The internet and all it can offer, is a wonderful tool for keeping in touch with friends and family, however parents and carers need to be aware that it is possible for people who are unknown to children and young people to communicate with them via the internet.
Here are some things to consider if your child has access to a mobile, tablet, laptop or games console.
Buying a mobile phone for a child or giving them your old mobile?
Most mobile phone providers offer free parental control services which limit the content children can access via the mobile network to items suitable for under 18s. However, they may not always be automatically switched on. Check with your service provider that the parental control settings are switched on, and ask for them to be switched on if they are not. This is particularly important if the phone was used by an adult before.
You should set up parental control on all the devices that your child uses. This includes those devices that belong to other family members when your child uses them. Setting parental controls will help to keep your child safe while they are online by:
Blocking inappropriate content
Limiting in-app purchases
Managing which apps children are allowed to download.
You can set up parental controls on individual devices and on your home WiFi. Most service providers will offer free parental control services and will help you to activate this if you contact them.
You should also activate the privacy settings on each app that your child uses, as well as ensuring that location sharing is ‘off’ on their device.
These are some of the most popular social networks your child uses
Facebook is currently the largest social networking site in the world with over 2 billion active users. It allows users to connect and share with their family and friends online. Users create their own profile page which they can regularly update.
Facebook Messenger allows users to chat either one to one or in groups.
Facebook safety centre - for instructions on applying security settings.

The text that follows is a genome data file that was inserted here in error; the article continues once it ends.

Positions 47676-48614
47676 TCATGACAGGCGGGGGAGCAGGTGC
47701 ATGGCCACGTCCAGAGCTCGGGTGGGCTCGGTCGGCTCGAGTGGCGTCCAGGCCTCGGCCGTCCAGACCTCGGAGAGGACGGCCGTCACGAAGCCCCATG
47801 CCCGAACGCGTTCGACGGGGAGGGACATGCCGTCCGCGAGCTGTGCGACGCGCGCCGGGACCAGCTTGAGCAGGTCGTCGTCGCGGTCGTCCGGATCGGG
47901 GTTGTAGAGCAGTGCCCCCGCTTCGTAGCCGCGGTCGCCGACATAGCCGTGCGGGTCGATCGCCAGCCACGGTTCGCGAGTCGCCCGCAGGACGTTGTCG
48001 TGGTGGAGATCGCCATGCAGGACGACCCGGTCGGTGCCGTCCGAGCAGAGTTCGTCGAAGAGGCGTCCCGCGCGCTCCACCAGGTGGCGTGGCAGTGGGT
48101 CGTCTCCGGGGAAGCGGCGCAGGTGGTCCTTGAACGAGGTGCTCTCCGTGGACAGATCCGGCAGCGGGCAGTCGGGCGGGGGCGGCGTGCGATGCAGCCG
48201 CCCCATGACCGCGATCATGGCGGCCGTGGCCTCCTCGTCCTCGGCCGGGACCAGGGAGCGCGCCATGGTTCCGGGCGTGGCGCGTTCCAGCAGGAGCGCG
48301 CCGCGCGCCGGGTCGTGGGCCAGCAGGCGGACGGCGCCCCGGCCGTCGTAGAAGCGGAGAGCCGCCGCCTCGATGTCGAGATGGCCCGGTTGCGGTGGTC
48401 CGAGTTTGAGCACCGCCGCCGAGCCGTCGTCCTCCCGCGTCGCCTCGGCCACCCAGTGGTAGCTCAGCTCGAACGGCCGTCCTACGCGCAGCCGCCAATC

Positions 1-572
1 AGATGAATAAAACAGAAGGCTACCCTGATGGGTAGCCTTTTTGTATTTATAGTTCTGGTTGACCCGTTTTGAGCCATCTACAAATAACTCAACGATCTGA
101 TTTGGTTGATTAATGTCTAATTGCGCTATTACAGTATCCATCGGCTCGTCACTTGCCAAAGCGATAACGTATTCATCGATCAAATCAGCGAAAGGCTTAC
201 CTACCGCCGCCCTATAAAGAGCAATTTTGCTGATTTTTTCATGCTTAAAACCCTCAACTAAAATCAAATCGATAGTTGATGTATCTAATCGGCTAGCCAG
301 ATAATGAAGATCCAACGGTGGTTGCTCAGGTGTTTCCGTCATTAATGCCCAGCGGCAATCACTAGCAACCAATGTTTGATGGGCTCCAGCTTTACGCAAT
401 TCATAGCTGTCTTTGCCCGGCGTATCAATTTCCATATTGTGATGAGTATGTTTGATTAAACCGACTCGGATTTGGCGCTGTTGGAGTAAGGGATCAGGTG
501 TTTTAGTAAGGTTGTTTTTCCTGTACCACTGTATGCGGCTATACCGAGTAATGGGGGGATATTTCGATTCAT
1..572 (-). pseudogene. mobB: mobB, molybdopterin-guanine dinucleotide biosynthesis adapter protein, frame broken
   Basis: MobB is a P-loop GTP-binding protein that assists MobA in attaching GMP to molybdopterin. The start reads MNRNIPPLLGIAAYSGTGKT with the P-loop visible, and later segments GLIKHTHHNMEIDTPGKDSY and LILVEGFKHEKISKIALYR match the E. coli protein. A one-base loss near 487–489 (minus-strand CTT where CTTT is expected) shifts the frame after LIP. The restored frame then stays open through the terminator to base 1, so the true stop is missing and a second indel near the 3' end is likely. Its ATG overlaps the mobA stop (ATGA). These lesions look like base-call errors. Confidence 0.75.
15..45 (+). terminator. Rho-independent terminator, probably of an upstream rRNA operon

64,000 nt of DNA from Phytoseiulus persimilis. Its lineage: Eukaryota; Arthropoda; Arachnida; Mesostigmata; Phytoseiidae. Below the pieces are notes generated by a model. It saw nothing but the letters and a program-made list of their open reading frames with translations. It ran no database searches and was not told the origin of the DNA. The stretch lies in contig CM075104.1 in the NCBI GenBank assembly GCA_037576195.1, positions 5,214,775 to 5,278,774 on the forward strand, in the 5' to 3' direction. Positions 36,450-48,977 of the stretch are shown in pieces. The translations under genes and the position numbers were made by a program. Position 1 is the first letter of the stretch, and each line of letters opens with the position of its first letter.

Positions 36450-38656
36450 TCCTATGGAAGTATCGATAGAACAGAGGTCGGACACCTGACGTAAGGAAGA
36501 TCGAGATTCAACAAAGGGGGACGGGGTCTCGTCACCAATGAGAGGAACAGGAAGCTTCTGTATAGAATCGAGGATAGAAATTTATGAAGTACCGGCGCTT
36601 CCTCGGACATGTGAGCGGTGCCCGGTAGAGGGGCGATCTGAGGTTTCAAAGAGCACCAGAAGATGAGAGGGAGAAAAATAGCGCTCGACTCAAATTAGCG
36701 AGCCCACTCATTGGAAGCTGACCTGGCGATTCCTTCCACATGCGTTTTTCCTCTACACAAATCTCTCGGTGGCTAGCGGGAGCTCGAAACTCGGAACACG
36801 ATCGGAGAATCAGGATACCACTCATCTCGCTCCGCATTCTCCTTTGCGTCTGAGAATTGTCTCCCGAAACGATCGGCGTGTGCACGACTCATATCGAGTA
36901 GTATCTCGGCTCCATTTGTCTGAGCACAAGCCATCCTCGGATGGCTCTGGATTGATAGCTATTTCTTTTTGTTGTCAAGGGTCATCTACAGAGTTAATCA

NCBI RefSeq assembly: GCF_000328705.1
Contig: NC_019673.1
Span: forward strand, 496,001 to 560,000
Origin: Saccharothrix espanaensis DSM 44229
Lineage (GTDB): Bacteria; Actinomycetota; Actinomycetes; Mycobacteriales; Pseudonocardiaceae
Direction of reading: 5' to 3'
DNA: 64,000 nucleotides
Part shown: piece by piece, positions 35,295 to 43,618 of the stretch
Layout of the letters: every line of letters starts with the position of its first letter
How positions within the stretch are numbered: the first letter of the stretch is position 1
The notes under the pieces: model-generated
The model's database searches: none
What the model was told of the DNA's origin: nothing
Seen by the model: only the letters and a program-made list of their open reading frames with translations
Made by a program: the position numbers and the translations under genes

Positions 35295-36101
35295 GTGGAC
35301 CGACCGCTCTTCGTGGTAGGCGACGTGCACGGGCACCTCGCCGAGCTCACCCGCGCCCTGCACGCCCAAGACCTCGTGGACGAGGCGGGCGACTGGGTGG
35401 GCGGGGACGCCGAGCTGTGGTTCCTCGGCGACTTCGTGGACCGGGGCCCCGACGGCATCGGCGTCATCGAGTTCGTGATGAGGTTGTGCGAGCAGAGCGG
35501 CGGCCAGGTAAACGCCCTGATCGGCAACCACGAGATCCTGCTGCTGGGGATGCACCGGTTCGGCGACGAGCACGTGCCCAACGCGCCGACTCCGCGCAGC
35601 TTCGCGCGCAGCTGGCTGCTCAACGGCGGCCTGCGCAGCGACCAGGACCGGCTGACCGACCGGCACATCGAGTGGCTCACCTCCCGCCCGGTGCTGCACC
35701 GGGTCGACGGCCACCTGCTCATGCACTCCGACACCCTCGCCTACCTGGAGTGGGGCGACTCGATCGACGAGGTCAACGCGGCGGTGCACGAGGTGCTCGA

Snapchat is the fastest growing social media app with users sharing photos, videos, and text. The ‘snap’ is on screen for up to 10 seconds before disappearing, or there is an option to have no time limit. There’s also a feature called Snapchat Story that lets you share snaps in a sequence for up to 24 hours.
Snapchat safety centre - for instructions on applying security settings.
Instagram is a free photo and video sharing app available on Apple iOS, Android and Windows Phone. People can upload photos or videos to our service and share them with their followers or with a select group of friends. As with all the apps above, users can view, comment and like posts shared by their friends.
Instagram safety centre - for instructions on applying security settings.
TikTok is a free app for making and sharing short videos. The videos are tall, not square, like on Snapchat or Instagram’s stories, but you navigate through videos by scrolling up and down, like a feed, not by tapping or swiping side to side.
TikTok safety centre - for instructions on applying security settings
Step by step instructions for controls and settings.
YouTube is a free video sharing website that makes it easy to watch online videos. Users can also create and upload their own videos to share with others. Every minute of every day, more than 35 hours of video is uploaded.
YouTube safety centre - for instructions on applying security settings.
If you're thinking about buying your child a games console, but are unsure how to keep your child safe online, Xbox and Playstation have both created apps for parents and carers that will give you peace of mind. The apps give you access to everything your child is doing online and who they are talking to.
Both of these apps are available from your app store on both Android and Apple mobiles.
The Xbox Family Settings app lets the organisers (adults) in a family group manage their kids’ gaming activities from their iOS and Android phones. The app enables you to feel secure about your child playing online.
The Xbox app allows you to:
- Receive messages sent to your child
- Listen in on conversations they are having
- Add or delete friend requests
- Set child restrictions\
- X Box Family & online safety
- Report to Xbox
The PlayStation app allows you to:
- Set age restrictions
- Manage how long your child plays each day
- Receive messages sent to your child
- Set multiple layers of passcode protection
- Play Station Family & online safety
- Report to PlayStation
Is my child gambling?
Many online games now include additional elements, which can make them seem more exciting to young people and offer them the chance to win extra prizes and get further along in the game. These features include:
loot boxes - virtual treasure chests containing undisclosed items that can be used to progress within a game or improve status
microtransactions - additional content or services within an app or online game which has to be paid for with virtual or real money
skins - customisable characters
roulette or spin the wheel features.